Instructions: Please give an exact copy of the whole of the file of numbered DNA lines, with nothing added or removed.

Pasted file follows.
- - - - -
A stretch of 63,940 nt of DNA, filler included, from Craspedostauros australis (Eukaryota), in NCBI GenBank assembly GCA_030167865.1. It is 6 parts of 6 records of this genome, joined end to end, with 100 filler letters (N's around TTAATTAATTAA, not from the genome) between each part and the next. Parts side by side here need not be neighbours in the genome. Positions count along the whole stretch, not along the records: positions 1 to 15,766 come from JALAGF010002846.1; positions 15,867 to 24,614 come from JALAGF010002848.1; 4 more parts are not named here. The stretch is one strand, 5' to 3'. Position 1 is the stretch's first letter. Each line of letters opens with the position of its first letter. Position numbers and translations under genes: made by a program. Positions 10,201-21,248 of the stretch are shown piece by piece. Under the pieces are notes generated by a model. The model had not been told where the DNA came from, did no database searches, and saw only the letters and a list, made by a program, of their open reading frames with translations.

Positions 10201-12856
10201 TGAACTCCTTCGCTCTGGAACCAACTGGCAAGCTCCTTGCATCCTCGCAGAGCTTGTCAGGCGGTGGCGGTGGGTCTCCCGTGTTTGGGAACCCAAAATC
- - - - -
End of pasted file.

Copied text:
A stretch of 63,940 nt of DNA, filler included, from Craspedostauros australis (Eukaryota), in NCBI GenBank assembly GCA_030167865.1. It is 6 parts of 6 records of this genome, joined end to end, with 100 filler letters (N's around TTAATTAATTAA, not from the genome) between each part and the next. Parts side by side here need not be neighbours in the genome. Positions count along the whole stretch, not along the records: positions 1 to 15,766 come from JALAGF010002846.1; positions 15,867 to 24,614 come from JALAGF010002848.1; 4 more parts are not named here. The stretch is one strand, 5' to 3'. Position 1 is the stretch's first letter. Each line of letters opens with the position of its first letter. Position numbers and translations under genes: made by a program. Positions 10,201-21,248 of the stretch are shown piece by piece. Under the pieces are notes generated by a model. The model had not been told where the DNA came from, did no database searches, and saw only the letters and a list, made by a program, of their open reading frames with translations.

Positions 10201-12856
10201 TGAACTCCTTCGCTCTGGAACCAACTGGCAAGCTCCTTGCATCCTCGCAGAGCTTGTCAGGCGGTGGCGGTGGGTCTCCCGTGTTTGGGAACCCAAAATC